Stack multiple layers with different Blend Modes, filters or filter settings to combine them in precise ways. For a convincing soft-focus effect, start with one blurred layer set to a Blend Mode of Normal at a low opacity, then add another blurred layer set to a Blend Mode of Lighten at a medium opacity, and optionally consider adding a third blurred layer set to Screen at a low opacity.
Applying blurring effects selectively adds more magic to the mix. By adding layer masks to blurred layers, you can apply any of these effects nonuniformly and even customize the effect for select areas. Set each layer to the maximum opacity desired and then use a layer mask to reduce the effect further in other regions using a soft-edged black brush (vary the opacity, as necessary) or a gradient (Linear, Reflected and Radial are the three most useful gradients). You can make a case for keeping each layer at 100% opacity and reducing the effect globally and/or locally with a layer mask.
Often, you’ll find that you like one filter setting for one region of an image and another setting for the same filter for another region. You can get the best of both in one image. Use two layers, and apply different filter settings to each. Then mask them to reveal the optimal effect for each region, hiding the other layer’s effect, either entirely or partially.
Like double-pass sharpening, it’s entirely possible to perform double-pass blurring, applying first one blur filter and then applying another filter on top of the already blurred image, which will create an entirely new effect. Double-pass blurring is less flexible and so more challenging to test and resolve. It’s more than likely that you’ll have more than enough control with the hybrid blurring provided by multilayer techniques using multi-pass techniques sparingly.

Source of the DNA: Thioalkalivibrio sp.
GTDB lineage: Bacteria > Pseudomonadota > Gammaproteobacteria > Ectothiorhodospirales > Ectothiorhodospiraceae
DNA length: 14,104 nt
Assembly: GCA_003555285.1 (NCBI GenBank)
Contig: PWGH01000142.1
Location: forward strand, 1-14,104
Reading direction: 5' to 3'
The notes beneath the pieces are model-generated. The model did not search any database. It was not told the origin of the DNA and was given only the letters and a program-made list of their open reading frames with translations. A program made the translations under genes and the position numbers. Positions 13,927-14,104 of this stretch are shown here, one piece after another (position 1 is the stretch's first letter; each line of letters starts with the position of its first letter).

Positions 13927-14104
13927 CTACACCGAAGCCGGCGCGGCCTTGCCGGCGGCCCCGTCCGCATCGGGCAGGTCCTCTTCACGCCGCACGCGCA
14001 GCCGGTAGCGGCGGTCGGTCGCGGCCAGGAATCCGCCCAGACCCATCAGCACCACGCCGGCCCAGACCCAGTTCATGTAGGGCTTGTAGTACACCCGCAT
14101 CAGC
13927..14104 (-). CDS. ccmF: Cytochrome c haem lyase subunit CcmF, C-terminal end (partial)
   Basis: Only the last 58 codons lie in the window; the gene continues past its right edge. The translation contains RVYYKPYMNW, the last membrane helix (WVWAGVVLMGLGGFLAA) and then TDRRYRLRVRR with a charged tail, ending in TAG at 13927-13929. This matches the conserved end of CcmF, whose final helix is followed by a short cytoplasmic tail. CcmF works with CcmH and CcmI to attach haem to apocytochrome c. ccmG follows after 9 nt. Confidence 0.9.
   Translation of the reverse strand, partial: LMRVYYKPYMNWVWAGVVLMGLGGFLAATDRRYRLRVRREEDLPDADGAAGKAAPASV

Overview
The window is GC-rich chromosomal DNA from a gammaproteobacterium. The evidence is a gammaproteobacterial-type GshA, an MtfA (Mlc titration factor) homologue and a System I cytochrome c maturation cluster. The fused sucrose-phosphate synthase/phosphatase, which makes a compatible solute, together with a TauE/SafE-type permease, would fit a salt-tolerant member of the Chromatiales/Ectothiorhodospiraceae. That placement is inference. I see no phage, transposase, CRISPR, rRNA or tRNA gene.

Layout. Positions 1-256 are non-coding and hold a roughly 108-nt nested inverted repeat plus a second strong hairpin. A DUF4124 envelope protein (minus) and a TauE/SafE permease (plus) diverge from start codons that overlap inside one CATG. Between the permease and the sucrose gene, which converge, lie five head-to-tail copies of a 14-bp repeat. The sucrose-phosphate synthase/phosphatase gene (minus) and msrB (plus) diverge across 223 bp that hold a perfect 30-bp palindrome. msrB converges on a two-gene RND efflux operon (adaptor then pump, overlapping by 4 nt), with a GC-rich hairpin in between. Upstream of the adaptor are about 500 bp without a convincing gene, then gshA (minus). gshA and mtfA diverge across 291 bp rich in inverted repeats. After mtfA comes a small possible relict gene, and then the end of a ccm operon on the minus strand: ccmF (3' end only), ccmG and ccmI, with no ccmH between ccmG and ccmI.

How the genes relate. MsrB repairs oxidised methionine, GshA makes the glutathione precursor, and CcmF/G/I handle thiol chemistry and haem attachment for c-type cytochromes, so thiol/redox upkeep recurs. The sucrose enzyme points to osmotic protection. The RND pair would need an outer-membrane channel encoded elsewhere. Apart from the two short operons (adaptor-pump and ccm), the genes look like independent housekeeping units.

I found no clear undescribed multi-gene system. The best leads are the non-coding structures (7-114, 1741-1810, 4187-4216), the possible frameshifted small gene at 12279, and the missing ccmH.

Before masking shadows or highlights, consider using a layer’s Blend If sliders; double-clicking a layer will activate the Layer Styles window and allow you to access them. By moving the sliders of This Layer, you can remove the blurred effect selectively based on tonal values in the image. Split each slider (hold the Alt/Option key) to feather transitions.
If you want to exert ultimate control over blur in your images, add out-of-focus exposures. To do this, shoot subjects at least twice, both in and out of focus. While Photoshop’s filters may be able to convincingly simulate "the real thing," in-camera blur often has unique characteristics that are impossible to duplicate exactly. You don’t have to limit yourself to either analog or digital blurs. You can have the best of both with a few simple modifications of your exposure and postprocessing practices.
With blurring and sharpening techniques, in addition to modifying the mood of an image,
you can prioritize some image elements over others, and control the course and speed the eye will take while exploring an image, deflecting attention and quickening the flow of the eye in softer image areas and drawing attention to and arresting the flow of the eye in sharper image areas.
You can be the conductor that orchestrates the quality of details and their relationships in your images. And you have extraordinary control, the likes of which haven’t been seen in the medium of photography—until now. Seize the day.
John Paul Caponigro, author of Adobe Photoshop Master Class and the DVD series R/Evolution, is an internationally renowned fine artist, an authority on digital printing, and a respected lecturer and workshop leader. Get access to a wealth of online resources with his free ennews Insights at www.johnpaulcaponigro.com.